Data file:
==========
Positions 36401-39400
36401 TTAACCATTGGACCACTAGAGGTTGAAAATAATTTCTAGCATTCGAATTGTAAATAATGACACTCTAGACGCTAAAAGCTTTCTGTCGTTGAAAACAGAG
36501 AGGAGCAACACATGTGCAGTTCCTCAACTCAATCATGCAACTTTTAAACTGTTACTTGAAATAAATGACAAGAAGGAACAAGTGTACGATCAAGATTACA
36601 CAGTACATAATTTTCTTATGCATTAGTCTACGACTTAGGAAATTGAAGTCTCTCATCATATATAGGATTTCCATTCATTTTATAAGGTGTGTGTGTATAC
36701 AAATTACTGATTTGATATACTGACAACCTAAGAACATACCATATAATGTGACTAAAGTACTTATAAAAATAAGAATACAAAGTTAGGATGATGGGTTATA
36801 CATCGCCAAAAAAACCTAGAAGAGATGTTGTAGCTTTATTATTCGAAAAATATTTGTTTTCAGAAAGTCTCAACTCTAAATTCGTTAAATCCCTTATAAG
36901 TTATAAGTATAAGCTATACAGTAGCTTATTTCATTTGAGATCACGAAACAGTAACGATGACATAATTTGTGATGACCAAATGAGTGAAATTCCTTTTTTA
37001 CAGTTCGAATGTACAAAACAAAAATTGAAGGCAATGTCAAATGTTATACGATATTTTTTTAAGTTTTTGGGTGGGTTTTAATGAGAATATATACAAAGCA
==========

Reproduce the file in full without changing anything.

Positions 36401-39400
36401 TTAACCATTGGACCACTAGAGGTTGAAAATAATTTCTAGCATTCGAATTGTAAATAATGACACTCTAGACGCTAAAAGCTTTCTGTCGTTGAAAACAGAG
36501 AGGAGCAACACATGTGCAGTTCCTCAACTCAATCATGCAACTTTTAAACTGTTACTTGAAATAAATGACAAGAAGGAACAAGTGTACGATCAAGATTACA
36601 CAGTACATAATTTTCTTATGCATTAGTCTACGACTTAGGAAATTGAAGTCTCTCATCATATATAGGATTTCCATTCATTTTATAAGGTGTGTGTGTATAC
36701 AAATTACTGATTTGATATACTGACAACCTAAGAACATACCATATAATGTGACTAAAGTACTTATAAAAATAAGAATACAAAGTTAGGATGATGGGTTATA
36801 CATCGCCAAAAAAACCTAGAAGAGATGTTGTAGCTTTATTATTCGAAAAATATTTGTTTTCAGAAAGTCTCAACTCTAAATTCGTTAAATCCCTTATAAG
36901 TTATAAGTATAAGCTATACAGTAGCTTATTTCATTTGAGATCACGAAACAGTAACGATGACATAATTTGTGATGACCAAATGAGTGAAATTCCTTTTTTA
37001 CAGTTCGAATGTACAAAACAAAAATTGAAGGCAATGTCAAATGTTATACGATATTTTTTTAAGTTTTTGGGTGGGTTTTAATGAGAATATATACAAAGCA